Hearing Aids

They are coming to a drugstore near you soon

By Deborah Jeanne Sergeant

The Over the Counter Hearing Aid Act, signed by President Trump in 2017, has started the process toward hearing aids sold directly to consumers with self-identified mild to moderate hearing loss.

The Food and Drug Administration has until 2020 to finalize the rules on guidelines as to what qualifies as an over-the-counter (OTC) product.  Hearing amplification devices or systems, also called personal amplification sound products (PASPs), are considered the entry level devices by people like Ashley Eisen Graney, doctor of audiology with Buffalo Hearing & Speech Center in Buffalo.

“PASPs are for normal hearing individuals to assist with things like hunting,” Graney said. “Those are for mild loss, if any.”

Although some ads for PASPs state “These are not hearing aids,” the wording might be more for reducing stigma instead of providing clarity. Some PASPs’ ads don’t mention “hearing aids” but stress the devices are for recreation, such as hunting, birding, or watching television.

Graney said that several studies in 2017 looked at PSAPs.

“They tested the output and found many were incredibly weak or they were damaging to hearing,” she said.

While PASPs do amplify sound, “there was a lot of variability between products,” Graney said. “The price didn’t correlate with quality. Because you don’t have an audiologist or dispenser who’s programming and verifying your device, you’re shooting in the dark.”

She added that with a prescribed hearing aid, state law requires patients may try it 45 days. That may not be offered with OTC or PASPs.

“What I typically see is an elderly patient who buys a PASP and they find that it amplifies all sounds, like plates clanking together and speech is no clearer,” Graney said. “If you were in a restaurant, you might hear people two tables away, but not your dinner partner.”

Though they’re as cheap as $30 to $200, they may not help a person with hearing impairment better understand their soft-spoken granddaughter.

Graney said that since OTC hearing aids don’t involve audiologist or hearing aid dispenser, the cost is lower, but that also removes the benefits of the skill of these professionals.

“Getting a true hearing aid, you get counseling, continued care of the device and programming,” she said. “That’s what makes them more expensive. It takes a lot of adjustment to get it right. You won’t get that over-the-counter.”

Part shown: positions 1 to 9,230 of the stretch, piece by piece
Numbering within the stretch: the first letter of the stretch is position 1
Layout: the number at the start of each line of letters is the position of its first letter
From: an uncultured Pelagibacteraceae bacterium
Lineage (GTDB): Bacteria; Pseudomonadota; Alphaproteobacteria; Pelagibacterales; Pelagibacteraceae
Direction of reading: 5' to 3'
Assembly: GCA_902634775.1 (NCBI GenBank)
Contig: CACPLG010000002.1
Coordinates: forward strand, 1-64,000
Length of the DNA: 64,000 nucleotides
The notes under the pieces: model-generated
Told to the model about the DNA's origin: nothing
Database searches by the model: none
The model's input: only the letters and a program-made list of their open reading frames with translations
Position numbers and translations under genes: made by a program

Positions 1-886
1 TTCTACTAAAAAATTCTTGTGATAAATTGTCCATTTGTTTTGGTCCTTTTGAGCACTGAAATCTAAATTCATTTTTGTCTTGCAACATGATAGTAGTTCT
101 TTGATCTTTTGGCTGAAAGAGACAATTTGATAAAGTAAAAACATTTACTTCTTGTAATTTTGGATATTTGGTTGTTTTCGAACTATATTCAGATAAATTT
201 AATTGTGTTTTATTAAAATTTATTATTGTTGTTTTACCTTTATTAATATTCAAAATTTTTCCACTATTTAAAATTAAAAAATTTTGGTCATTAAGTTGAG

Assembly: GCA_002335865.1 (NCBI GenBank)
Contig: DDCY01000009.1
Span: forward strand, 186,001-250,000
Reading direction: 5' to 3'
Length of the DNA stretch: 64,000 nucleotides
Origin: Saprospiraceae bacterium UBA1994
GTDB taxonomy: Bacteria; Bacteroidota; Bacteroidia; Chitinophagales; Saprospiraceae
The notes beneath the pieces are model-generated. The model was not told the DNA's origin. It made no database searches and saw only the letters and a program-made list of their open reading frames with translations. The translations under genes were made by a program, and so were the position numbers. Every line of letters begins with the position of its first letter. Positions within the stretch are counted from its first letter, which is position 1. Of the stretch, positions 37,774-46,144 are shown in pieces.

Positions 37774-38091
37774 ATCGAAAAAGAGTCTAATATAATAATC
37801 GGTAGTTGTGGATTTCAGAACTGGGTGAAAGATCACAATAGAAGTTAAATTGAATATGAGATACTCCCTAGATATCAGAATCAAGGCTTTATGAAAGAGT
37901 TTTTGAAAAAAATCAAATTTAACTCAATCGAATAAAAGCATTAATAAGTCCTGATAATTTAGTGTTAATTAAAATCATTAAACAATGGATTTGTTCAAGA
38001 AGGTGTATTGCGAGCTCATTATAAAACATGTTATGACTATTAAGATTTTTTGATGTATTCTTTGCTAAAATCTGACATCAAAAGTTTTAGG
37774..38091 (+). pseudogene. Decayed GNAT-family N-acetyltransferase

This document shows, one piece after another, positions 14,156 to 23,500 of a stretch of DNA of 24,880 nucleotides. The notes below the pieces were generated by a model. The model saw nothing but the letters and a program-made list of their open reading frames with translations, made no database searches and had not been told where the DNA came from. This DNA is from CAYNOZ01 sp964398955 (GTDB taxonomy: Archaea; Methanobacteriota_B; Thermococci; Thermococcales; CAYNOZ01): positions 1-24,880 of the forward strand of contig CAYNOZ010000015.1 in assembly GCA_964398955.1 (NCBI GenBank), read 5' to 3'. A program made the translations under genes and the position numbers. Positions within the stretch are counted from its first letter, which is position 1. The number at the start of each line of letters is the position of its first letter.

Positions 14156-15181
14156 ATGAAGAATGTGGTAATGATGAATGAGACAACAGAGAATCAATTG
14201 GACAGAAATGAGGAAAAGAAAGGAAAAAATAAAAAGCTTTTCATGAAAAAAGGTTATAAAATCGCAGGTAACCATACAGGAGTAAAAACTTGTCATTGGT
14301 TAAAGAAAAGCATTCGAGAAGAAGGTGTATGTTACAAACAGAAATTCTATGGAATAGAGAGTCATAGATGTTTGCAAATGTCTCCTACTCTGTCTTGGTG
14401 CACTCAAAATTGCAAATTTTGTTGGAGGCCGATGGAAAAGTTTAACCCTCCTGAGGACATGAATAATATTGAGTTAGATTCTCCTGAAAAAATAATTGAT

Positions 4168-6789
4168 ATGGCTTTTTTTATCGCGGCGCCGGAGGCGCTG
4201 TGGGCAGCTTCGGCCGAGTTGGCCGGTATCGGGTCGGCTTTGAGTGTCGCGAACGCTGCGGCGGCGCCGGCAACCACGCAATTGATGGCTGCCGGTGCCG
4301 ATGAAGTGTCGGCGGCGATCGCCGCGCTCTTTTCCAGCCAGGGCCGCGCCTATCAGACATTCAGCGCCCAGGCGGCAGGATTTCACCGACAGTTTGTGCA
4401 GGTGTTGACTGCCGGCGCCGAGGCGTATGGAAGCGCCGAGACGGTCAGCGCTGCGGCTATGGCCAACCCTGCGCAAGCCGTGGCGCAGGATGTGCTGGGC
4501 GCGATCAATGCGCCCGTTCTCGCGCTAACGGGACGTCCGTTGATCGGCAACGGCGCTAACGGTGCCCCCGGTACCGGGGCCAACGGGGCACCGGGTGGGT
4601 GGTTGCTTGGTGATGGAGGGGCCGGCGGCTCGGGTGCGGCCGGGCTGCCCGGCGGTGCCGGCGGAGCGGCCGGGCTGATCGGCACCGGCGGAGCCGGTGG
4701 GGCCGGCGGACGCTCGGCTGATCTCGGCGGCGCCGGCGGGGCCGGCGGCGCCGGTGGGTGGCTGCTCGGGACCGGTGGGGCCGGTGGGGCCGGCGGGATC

Carolynne M. Pouliot, audiologist with Hearing Aid Works Audiology, PLLC in Rochester, doesn’t view the emergence of OTCs as an entirely negative trend.

“It will introduce people with mild hearing loss into the world of what hearing aids could do to help them and transition into care from an audiologist,” Pouliot said.

She said that OTCs don’t have built-in compression. Hearing aids work pitch by pitch and compress loud sounds so the user doesn’t experience further hearing loss, traits an OTC doesn’t have.

“It’s not going to be finely tuned and adjusted like from a digital prescription hearing aid,” Pouliot said. “They won’t address hearing loss issues without creating a whole bunch of feedback.”

While OTCs might provide a steppingstone for some people with mild to moderate loss, which is the recommendation for these devices, Pouliot fears that some with more profound hearing loss may think that since an OTC device doesn’t help them, there’s no use in trying a prescribed hearing aid.

Seeing an audiologist can also help a person discover what’s causing the problem, which may be as simple and remediable as built up wax, fluid behind the eardrum or other problem that’s hampering their hearing.

“We might recommend an OTC for financial reasons after they have an evaluation to make sure nothing else is wrong,” Pouliot said. “There are a lot of health issues that can go with hearing issues. An OTC won’t help people with that.”

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